Scratchbuilt 1/72 Desert Village Diorama

Here’s how I put together the ground work for my ISM GB desert village diorama. It’s mostly made from pink insulation foam, polyfilla and sand so is really cheap to make. I wanted to be able to use it for both modern and WW2 vehicles after the GB so it’s in a generic north african / middle east style with inspiration taken from a number of sources.

Materials

  • Insulation foam.
    You want extruded polystyrene not expanded. Either pink or the slightly denser blue foam will do. I buy mine from local building merchants and online. I started with a 6cm thick block of pink foam and carved most of the base from that.
  • Polyfilla.
    Ready mixed polyfilla in a tub. I water it down in the tub and apply it with a 1 inch throwaway household paint brush. Keep an eye out for stray brush bristles.
  • Sand.
    Budgy sand from my local pet store. It’s finer than regular play sand and has the odd bit of broken seashell in it. You can easily sieve those out if you don’t want them.
  • Gravel, flocks n foliage.
    I have built up quite an extensive stock of gravels and flocks, most are decanted into sealable tubs. For this dio, I used cat litter, tiny gravel pieces and sand. The foliage is a mix of offcuts of defoliated sea foam trees and static grass clumps. I sprayed the clumps using the same paint as the ground work to blend them in.

The Build

I started out with a block of 6cm insulation foam, and tried various layouts of the main components before setting on this slighly oblique view of the base. As the scratchbuild buildings are just fronts, the viewing angles for this diorama are limited.

Once I was happy with the positioning, I marked the locations of the buildings and carved out some rough rocks using a sharp craft knife. Using a dull blade will rip the foam (handy sometimes, but here I need it crisp). Rocks such as this are common in many of the north Africa photo’s so there’s plenty of reference material.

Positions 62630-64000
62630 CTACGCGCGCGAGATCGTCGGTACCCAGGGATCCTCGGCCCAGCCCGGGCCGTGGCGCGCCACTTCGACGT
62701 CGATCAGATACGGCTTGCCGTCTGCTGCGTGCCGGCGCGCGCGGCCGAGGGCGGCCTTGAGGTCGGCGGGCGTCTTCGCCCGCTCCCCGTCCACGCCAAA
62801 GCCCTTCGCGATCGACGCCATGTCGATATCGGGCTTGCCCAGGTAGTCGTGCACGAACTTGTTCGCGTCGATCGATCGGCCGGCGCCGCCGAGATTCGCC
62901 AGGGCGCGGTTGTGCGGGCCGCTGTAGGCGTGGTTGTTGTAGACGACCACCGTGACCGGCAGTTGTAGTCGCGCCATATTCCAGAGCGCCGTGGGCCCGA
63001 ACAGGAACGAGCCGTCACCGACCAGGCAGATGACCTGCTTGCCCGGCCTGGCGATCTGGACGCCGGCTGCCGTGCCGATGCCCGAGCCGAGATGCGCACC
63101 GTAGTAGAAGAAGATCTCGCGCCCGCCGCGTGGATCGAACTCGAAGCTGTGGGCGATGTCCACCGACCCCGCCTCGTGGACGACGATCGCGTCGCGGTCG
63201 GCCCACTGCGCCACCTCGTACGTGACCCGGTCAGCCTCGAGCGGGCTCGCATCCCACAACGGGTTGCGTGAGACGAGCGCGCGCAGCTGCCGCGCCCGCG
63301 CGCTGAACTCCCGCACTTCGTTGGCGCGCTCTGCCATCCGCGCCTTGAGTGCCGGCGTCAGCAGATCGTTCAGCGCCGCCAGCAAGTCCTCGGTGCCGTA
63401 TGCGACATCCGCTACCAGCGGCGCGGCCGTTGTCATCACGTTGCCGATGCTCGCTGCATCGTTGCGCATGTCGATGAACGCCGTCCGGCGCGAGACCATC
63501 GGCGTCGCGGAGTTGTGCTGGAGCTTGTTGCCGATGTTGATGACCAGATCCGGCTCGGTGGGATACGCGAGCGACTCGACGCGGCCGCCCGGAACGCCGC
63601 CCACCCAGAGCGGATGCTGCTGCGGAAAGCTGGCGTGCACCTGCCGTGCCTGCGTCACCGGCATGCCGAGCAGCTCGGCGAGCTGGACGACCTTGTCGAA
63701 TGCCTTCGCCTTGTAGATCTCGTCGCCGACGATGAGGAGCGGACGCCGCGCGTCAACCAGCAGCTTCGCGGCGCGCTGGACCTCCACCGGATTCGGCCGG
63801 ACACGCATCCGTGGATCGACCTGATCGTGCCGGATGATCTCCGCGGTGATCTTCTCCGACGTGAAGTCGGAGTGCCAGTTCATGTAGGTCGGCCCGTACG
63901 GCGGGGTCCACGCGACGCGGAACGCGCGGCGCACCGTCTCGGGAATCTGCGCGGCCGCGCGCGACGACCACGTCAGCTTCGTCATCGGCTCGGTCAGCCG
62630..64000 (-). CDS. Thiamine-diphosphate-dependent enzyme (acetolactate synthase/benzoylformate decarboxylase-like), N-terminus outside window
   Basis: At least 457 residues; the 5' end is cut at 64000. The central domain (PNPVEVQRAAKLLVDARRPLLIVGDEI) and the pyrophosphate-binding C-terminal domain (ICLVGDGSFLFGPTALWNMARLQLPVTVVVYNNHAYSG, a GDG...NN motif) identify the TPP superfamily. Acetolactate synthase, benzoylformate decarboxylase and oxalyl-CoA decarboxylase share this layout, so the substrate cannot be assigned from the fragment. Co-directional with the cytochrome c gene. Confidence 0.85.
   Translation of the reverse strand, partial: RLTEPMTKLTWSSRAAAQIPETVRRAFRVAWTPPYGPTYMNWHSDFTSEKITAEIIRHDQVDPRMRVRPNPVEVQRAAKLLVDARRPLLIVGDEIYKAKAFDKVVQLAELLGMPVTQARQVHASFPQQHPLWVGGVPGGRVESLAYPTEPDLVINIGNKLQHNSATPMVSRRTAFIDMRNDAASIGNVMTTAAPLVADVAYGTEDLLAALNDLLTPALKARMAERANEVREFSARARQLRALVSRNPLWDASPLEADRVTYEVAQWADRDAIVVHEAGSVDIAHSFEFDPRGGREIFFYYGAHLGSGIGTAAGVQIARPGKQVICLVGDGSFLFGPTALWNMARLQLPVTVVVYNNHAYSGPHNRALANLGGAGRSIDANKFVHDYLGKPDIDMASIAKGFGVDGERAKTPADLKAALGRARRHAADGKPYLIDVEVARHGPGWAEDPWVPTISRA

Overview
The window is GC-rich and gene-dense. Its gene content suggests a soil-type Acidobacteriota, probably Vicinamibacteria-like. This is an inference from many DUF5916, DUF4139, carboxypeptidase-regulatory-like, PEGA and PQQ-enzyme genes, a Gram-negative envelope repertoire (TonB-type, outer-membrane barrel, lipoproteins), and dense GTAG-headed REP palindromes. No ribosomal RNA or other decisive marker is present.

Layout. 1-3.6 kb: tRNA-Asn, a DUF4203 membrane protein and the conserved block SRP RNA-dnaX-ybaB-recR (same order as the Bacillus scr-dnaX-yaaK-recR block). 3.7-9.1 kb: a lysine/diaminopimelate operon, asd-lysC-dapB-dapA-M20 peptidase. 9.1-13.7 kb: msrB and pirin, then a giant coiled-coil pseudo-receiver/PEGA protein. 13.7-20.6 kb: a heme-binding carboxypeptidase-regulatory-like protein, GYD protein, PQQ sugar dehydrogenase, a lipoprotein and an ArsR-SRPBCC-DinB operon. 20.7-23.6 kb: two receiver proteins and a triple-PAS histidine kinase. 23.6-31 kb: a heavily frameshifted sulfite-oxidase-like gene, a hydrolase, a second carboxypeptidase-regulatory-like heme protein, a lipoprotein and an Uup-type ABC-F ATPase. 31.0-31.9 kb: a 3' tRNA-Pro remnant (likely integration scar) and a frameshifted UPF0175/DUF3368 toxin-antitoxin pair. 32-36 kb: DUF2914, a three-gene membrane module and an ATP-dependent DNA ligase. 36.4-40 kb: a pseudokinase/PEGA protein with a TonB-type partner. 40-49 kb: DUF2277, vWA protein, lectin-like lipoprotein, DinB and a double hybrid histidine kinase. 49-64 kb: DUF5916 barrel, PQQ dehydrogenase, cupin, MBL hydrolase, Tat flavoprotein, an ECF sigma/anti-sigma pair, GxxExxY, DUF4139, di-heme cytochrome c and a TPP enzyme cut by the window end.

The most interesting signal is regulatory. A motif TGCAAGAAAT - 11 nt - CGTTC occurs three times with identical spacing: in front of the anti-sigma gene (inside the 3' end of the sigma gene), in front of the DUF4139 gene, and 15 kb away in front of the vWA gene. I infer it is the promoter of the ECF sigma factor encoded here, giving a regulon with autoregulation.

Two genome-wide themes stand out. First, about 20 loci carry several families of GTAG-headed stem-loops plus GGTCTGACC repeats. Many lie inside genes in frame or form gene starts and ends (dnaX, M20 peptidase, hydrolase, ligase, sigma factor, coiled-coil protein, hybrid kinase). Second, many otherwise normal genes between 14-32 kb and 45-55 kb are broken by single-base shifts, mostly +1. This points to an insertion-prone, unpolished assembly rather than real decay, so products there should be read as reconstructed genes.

I continued to refine the rocks and road surface with the knife and finally gave the whole piece a going over with a rough piece of stone pressed into the foam. Keep altering which part of the stone is being used to imprint the texture, duplicate impressions stand out a mile.

Time to put some colour on the ground. When I’m painting groundwork, I literally start from the ground up. Rocks first, a preshade undercoat of black. Note, this is straight onto the foam, no undercoat and no polyfilla. The foam picks up the rock textures without any additional help.

The rest of the groundwork was sprayed in a dark sand and modulated with a few patches of lighter and darker areas to break it up a little.

Time to attach the buildings. White glue and polyfilla is used to hide the joins.

Next I sprinkled various grades of sand and grit using it to hide the joins and add interest to corners.

As this is a desert village, there’s not much call for vegetation. I started with some sea foam offcuts and removed most of their foliage. Static grass clumps sprayed to match the ground work were then pushed into corners.

I let it thoroughly dry. Now i used acrylic washes to add tonal variation to the rocks and sand. A dark wash over the rocks really brought out the detail nicely.

Finally, weathering pigments were brushed around to simulate dirt built up and again to give a little tonal variation.

I also extended the washes and pigments to the building to help tie them into the scene.

Now all that was left was to paint up some figures for the GB and take a few photographs.

Works for modern vehicles too 🙂

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6 comments on “Scratchbuilt 1/72 Desert Village DioramaAdd yours →

  1. I followed you from the terrain builders facebook site. I just read you shack and dessert village diorama items. I especially liked the use of a rock to make the foam for the dessert look appropriate. Simple but very effective. The shack I followed in part for the basing, but mostly for the thatch and was surprised at how simple that trick appears to be as well. I may actually try it. The detailing of various sand, grit and flocks to detail the base seems an art form I am just working on, but that you have mastered. Thank you for your well written easy to follow guide.

    1. Hi Mrs. Chato and thanks! 🙂

      I can’t remember where I picked up the technique for the thatch. I’ve tried a couple of other materials such as kitchen scourers too. This only really works for ‘rough’ thatch though. The neat and tidy ‘middle england’ thatch style would need another approach.

      I spend a lot of time outside (my other hobby is wild camping and bushcraft) and take lots of reference photos to get the look of my flocks right. It’s the only way to get a feel for what looks natural or not.

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